And the voice! This is so important! Listen to verse 35 again:
35 A voice came from the cloud, saying, “This is my Son, whom I have chosen; listen to him.”
Are you listening to Him?
That’s the key to all of this really.
I remember being taught – if you haven’t a clue where you are in life and what God’s will is for your next step – go back to the last thing He told you to do! And do it! Listen!
I was reading one of George Whitfield’s sermons on this passage! I love it! This short interesting Anglican of the 18th century who preached to tens of thousands at once in England and America!
I want you to listen to what he said to his hearers:
I can now only mention one thing more, and that is, Did the Father say, “This is my beloved Son, hear him?” then let every one of our hearts echo to this testimony give of Christ, “This is my beloved Saviour.” Did God so love the world, as to send his only begotten Son, his well beloved Son to preach to us?
Then, my dear friends, hear Him.
What God said seventeen hundred years ago, immediately by a voice from heaven, concerning his Son upon the mount, that same thing God says to you immediately by his word, “Hear him.” If ye never heard him before, hear him now. Hear him so as to take him to be your prophet, priest, and your king; hear him, so as to take him to be your God and your all. Hear him today, ye youth, while it is called today; hear him now, lest God should cut you off before you have another invitation to hear him; hear him while he cries, “Come unto me;” hear him while he opens his hand and his heart; hear him while he knocks at the door of your souls, lest you should hear him saying, “Depart, depart, ye cursed, into everlasting fire, prepared for the devil and his angels.” Hear him, ye old and gray-headed, hear him, ye that have one foot in the grave; hear him, I say; and if ye are dull of hearing, beg of God to open the ears of your hearts, and your blind eyes; beg of God that you may have an enlarged and a believing heart, and that ye may know what the Lord God saith concerning you.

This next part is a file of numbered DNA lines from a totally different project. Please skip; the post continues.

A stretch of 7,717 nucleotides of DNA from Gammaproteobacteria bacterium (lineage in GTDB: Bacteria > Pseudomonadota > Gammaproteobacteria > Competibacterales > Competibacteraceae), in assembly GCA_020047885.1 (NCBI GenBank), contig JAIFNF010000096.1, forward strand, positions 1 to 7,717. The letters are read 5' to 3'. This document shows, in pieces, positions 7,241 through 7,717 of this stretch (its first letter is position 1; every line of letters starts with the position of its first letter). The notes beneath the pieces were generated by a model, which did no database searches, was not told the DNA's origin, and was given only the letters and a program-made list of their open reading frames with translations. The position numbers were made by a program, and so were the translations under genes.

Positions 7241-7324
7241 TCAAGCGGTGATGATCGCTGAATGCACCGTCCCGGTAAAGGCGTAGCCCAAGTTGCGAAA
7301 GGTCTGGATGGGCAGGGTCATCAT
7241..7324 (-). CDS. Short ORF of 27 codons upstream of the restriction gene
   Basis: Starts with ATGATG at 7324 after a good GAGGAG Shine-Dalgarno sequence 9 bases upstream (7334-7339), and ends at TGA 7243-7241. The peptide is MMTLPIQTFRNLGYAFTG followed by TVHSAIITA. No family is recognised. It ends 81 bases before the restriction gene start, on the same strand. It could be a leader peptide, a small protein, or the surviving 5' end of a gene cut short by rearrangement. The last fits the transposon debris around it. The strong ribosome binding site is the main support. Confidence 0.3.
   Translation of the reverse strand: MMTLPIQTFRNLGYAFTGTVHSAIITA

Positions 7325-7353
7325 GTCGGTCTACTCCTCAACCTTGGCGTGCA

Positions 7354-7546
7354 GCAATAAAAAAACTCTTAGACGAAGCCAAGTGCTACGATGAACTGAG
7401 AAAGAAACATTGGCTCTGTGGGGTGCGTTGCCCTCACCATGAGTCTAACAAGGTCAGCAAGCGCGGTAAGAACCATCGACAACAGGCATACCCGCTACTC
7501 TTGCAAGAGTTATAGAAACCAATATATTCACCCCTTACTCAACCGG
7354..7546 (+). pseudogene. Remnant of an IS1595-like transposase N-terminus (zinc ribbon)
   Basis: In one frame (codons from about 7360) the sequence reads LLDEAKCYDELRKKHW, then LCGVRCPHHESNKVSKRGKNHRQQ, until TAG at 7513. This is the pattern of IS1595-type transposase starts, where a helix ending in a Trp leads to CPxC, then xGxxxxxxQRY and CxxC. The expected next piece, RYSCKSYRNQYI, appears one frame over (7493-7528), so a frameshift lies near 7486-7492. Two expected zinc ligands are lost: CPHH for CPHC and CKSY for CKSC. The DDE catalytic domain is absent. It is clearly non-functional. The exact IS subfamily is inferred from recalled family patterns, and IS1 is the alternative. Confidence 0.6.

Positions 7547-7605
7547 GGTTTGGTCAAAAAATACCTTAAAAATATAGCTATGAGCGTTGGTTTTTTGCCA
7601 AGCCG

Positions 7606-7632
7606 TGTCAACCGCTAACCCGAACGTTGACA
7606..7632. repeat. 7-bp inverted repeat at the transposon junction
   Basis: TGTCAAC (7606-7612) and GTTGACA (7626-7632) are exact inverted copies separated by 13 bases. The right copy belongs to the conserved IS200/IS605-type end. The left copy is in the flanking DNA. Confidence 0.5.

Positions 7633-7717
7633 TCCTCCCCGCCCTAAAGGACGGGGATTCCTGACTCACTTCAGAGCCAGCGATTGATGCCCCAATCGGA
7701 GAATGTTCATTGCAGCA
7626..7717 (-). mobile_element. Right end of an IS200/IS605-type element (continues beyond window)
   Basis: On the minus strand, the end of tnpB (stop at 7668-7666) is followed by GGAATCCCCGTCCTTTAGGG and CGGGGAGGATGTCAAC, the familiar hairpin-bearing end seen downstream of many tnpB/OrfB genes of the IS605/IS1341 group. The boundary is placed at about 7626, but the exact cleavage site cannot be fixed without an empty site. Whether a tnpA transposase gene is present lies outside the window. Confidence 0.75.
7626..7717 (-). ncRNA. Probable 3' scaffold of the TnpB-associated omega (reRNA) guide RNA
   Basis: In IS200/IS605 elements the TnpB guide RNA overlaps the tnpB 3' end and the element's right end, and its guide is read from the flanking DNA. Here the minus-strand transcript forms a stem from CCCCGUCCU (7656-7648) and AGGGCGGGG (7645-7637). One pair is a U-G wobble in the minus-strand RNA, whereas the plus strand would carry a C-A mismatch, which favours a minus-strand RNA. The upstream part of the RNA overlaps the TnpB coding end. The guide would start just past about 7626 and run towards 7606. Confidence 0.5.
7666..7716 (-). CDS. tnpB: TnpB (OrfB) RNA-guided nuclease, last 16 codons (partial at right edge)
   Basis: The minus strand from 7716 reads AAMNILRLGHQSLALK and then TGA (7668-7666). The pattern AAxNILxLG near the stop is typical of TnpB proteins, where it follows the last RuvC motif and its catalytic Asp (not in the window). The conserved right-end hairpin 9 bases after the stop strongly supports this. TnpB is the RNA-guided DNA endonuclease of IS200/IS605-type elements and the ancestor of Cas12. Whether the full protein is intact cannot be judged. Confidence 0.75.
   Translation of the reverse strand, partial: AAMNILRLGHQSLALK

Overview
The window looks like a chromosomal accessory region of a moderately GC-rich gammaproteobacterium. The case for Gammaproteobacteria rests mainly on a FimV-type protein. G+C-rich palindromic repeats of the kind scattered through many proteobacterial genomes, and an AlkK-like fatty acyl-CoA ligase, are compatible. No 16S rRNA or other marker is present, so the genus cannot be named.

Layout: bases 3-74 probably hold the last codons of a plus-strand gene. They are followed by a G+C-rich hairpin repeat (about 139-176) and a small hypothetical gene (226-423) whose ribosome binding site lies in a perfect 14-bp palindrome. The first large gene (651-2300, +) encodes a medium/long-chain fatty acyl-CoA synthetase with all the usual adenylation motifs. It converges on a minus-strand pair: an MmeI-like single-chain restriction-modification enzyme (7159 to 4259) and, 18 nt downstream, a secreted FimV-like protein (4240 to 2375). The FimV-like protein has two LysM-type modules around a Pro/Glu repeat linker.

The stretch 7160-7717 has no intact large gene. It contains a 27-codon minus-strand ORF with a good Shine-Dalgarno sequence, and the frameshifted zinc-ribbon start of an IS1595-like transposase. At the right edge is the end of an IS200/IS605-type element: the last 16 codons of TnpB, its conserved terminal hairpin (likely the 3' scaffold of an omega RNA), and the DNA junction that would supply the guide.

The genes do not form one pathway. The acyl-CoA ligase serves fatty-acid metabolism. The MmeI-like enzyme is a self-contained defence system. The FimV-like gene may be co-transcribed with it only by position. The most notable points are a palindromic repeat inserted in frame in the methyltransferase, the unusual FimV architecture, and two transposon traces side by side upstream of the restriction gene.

Must have been great preaching in those revival days. In England and America.
They didn’t listen politely and go off to tea. They fell to their knees and wept in repentance.
Now I know that Presbyterians are not given to too much emotion!
But this preacher didn’t mince his words!
This is good stuff: “If you’ve got one foot in the grave – hear him! If you are dull of hearing – beg of God to open the eyes of your hearts!” Whitfield is preaching scripture here! Where is it from? Ephesians again! He’s preaching these truths: Ephesians 1:18-19 I pray also that the eyes of your heart may be enlightened in order that you may know the hope to which he has called you, the riches of his glorious inheritance in the saints, Eph 1:19 and his incomparably great power for us who believe.
And of course he wants his hearers to have enlarged and believing hearts! Again Whitfield is preaching from scripture – as Psalm 119:32 says this: (MKJV) I will run the way of Your Commandments, when You shall enlarge my heart.
And of course he wants them to know what the Lord was saying concerning them!
We’ve watched a video about the response of some Lutherans in America on this passage – have a look at this:
VIDEO: Bible story jam video Luke 9:28-36 http://vimeo.com/58940441
Interesting how different people read and responded to this text.
I liked the last man’s comment about “this I can do” – listening to his voice. I can do this – if I work on it!
And also my thought was – listening to what he has to say to us and about us.
If the Father says to the Son: “my son whom I have chosen” in Luke’s record. In Matthew the writer says: “This is my Son, whom I love; with him I am well pleased. Listen to him!” (Matthew 17:5). And then Mark puts it this way: “This is my Son, whom I love. Listen to him!” (Mark 9:7)
We get three versions – and of course it’s not surprizing as Matthew Mark and Luke were not up there – only Peter James and John. The passage ends with these words: “The disciples kept this to themselves, and told no one at that time what they had seen.”
I don’t know about you, but they’re all rather encouraging are they not? Chosen, Loved, well pleased. While they are directed at the disciples (‘This is my son’, not ‘you are my son’) the Father still encourages the Son in this amazing time of prayer! Apart from the reminded of the voice there is the unique nature of the transfiguration itself. I’m not going to try and figure that out today.
I’m really keen that we listen to the Son!
As an aside – I suspect that the Father also wants to tell us as children (the younger brothers and sisters of this elder brother Jesus) how much he values us too! That’s a different issue of an affirmation of his love for us – especially where we face challenging times.
But here it’s about listening to Jesus – and that’s a life changing habit we need to work on in our prayers.
The conversation about this passage can continue.
- The Son still speaks! Please listen to Him!
- We must not ignore Him!
- We need to open His book (the Bible) and give Him time so we too can encounter him and He can speak to us!
Let this conversation continue as we reflect on it. Over tea, or better on our knees!